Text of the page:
If you find yourself somewhere in Europe and happen to be staring at statuettes that look like mini versions of small dwarfs with pointy hats on rich lawns, then you might be looking at garden gnomes. Below is a brief history of the garden gnomes.
Meaning of their name
The word ‘gnome’ is said to have been derived from the Greek term genomos, which means earth dweller. This meaning perfectly explains why people came to believe that gnomes live in caves and underground.
Other names of gnomes include bargegazi and nain, both meaning dwarf and in some cases frozen beard.
In some myths, it was believed that gnomes came from the North Pole or Siberia.
Priapus was a fertility deity of the ancient Greeks and Romans, the deity of fertility. He was one who protected gardening and viniculture. Statuettes of this deity were found in Gardens in ancient Rome. Gnomes in relation to creatures with magic were initially represented in words by Paracelsus, an alchemist from Switzerland, in the era of Renaissance as “diminutive figures, two spans in height who did not like to mix with humans”. This was an era where “grotesques”, statuettes about a meter in height, made from stone were coated in flashy paint and usually found in rich people’s gardens. “Gobbi”, an Italian word which translates to “hunchback” in English, was one of the depicted forms. Twenty-one varieties of the “Gobbi” were developed by French draftsman and baroque printmaker Jacques Callot and later published in the year 1616.
Garden Gnomes before the 20th Century
Wooden and porcelain statuettes resembling gnomes called “gnomes” became common decorates in homes, in the later periods of the 18th century. The making of home dwarfs made of wood was known to have been manufactured by the region of Brienz, in Switzerland. People in Germany were convinced the “little folk” (garden statuettes) played a huge role in the success of their farms and mines due to their customs and superstitious notions. The company Baehr and Maresch, which was located in the southeastern part of Germany, was into the manufacture of garden gnomes (made from ceramic) beginning around 1841. It is believed that they were the first manufacturers of these statues.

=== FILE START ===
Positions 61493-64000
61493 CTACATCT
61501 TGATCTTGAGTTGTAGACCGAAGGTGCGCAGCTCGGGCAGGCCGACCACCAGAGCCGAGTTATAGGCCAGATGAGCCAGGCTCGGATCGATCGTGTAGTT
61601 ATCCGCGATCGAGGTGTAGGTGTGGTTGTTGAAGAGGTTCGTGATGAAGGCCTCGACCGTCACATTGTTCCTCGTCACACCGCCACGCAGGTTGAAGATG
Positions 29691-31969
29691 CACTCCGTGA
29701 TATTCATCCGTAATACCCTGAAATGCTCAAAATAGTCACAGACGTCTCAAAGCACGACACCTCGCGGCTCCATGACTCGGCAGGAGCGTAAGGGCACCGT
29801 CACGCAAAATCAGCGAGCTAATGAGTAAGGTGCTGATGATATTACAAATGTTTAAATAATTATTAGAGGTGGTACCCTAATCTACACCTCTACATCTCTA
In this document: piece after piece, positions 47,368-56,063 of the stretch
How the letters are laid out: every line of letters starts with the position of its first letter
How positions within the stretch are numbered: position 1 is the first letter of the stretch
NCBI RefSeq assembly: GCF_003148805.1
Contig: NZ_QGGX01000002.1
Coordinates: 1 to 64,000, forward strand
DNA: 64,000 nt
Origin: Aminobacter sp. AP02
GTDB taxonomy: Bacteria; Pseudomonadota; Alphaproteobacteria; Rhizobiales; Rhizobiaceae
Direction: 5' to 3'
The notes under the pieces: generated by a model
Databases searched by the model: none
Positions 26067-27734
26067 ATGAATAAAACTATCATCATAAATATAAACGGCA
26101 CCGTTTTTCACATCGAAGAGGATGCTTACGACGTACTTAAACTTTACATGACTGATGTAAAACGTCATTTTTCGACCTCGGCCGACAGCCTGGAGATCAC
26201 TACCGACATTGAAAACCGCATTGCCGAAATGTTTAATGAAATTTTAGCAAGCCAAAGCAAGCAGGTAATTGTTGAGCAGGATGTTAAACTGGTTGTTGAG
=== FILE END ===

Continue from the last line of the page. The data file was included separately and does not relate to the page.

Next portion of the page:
The dwarf statues were widespread from regions in Saxony and Thuringia, also spreading through to the Germans and the French in less than a decade. Sir Charles Isham (1809-1903) took to Britain 21 German-produced terra cotta gnomes made by Philip Griebel in 1847. Isham took them home to Lamport Hall located in Northamptonshire and placed them in his garden. The only gnome to still exist from Isham’s first collection is the gnome dubbed “Lampy”. It is on exhibition at the Lamport Hall.
Garden gnomes became a lot more popular after Friar Park located at Henley-on-Thames was opened to the public by Sir Frank Crisp. Crisp was in possession of the second largest number of garden gnomes in the United Kingdom at the time. The park was accessible to the world until Crisp passed away in 1919. The public had access to the park at least a day in a week. Tourists from all around the globe came to the park to see the garden gnomes for themselves.
After the First World War, the fondness for German gnomes reduced. It was only in the 1930s that it became popular again. This was at the time Disney released their animated movie, “Snow White and the Seven Dwarfs”. One of the major manufacturers at the time was Tom Major-Ball who owned the company Major’s Garden Ornaments. Industries suffered again during and after the Second World War. A lot of the manufacturers of the gnome statuettes had to shut down their businesses.